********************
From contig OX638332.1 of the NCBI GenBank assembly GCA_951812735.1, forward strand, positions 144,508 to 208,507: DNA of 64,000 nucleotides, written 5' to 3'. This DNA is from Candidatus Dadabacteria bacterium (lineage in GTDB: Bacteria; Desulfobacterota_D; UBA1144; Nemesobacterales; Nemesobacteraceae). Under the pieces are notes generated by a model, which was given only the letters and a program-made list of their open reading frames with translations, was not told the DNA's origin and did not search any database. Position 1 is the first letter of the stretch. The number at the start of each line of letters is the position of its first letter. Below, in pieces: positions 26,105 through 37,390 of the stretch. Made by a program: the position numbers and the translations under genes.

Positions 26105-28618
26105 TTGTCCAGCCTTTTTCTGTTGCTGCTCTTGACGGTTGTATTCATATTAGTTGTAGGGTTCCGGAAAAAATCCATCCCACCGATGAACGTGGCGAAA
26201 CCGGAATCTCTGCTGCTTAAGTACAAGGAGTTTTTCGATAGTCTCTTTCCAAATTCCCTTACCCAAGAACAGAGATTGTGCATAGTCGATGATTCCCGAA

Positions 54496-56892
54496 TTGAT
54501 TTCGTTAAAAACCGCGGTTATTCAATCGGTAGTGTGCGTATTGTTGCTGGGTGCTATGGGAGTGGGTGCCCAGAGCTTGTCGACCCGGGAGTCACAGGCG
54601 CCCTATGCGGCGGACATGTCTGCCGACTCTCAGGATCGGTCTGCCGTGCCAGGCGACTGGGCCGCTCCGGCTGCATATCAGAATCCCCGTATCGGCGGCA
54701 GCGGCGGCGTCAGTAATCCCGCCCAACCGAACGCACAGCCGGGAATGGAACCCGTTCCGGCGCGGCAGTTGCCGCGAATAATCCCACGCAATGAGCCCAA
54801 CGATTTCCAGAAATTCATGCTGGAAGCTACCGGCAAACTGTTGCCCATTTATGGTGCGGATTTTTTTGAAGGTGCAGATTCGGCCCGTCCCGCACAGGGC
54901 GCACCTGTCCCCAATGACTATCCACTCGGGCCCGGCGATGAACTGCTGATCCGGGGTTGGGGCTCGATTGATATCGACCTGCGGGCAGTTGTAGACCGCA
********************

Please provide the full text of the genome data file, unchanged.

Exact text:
From contig OX638332.1 of the NCBI GenBank assembly GCA_951812735.1, forward strand, positions 144,508 to 208,507: DNA of 64,000 nucleotides, written 5' to 3'. This DNA is from Candidatus Dadabacteria bacterium (lineage in GTDB: Bacteria; Desulfobacterota_D; UBA1144; Nemesobacterales; Nemesobacteraceae). Under the pieces are notes generated by a model, which was given only the letters and a program-made list of their open reading frames with translations, was not told the DNA's origin and did not search any database. Position 1 is the first letter of the stretch. The number at the start of each line of letters is the position of its first letter. Below, in pieces: positions 26,105 through 37,390 of the stretch. Made by a program: the position numbers and the translations under genes.

Positions 26105-28618
26105 TTGTCCAGCCTTTTTCTGTTGCTGCTCTTGACGGTTGTATTCATATTAGTTGTAGGGTTCCGGAAAAAATCCATCCCACCGATGAACGTGGCGAAA
26201 CCGGAATCTCTGCTGCTTAAGTACAAGGAGTTTTTCGATAGTCTCTTTCCAAATTCCCTTACCCAAGAACAGAGATTGTGCATAGTCGATGATTCCCGAA

Positions 54496-56892
54496 TTGAT
54501 TTCGTTAAAAACCGCGGTTATTCAATCGGTAGTGTGCGTATTGTTGCTGGGTGCTATGGGAGTGGGTGCCCAGAGCTTGTCGACCCGGGAGTCACAGGCG
54601 CCCTATGCGGCGGACATGTCTGCCGACTCTCAGGATCGGTCTGCCGTGCCAGGCGACTGGGCCGCTCCGGCTGCATATCAGAATCCCCGTATCGGCGGCA
54701 GCGGCGGCGTCAGTAATCCCGCCCAACCGAACGCACAGCCGGGAATGGAACCCGTTCCGGCGCGGCAGTTGCCGCGAATAATCCCACGCAATGAGCCCAA
54801 CGATTTCCAGAAATTCATGCTGGAAGCTACCGGCAAACTGTTGCCCATTTATGGTGCGGATTTTTTTGAAGGTGCAGATTCGGCCCGTCCCGCACAGGGC
54901 GCACCTGTCCCCAATGACTATCCACTCGGGCCCGGCGATGAACTGCTGATCCGGGGTTGGGGCTCGATTGATATCGACCTGCGGGCAGTTGTAGACCGCA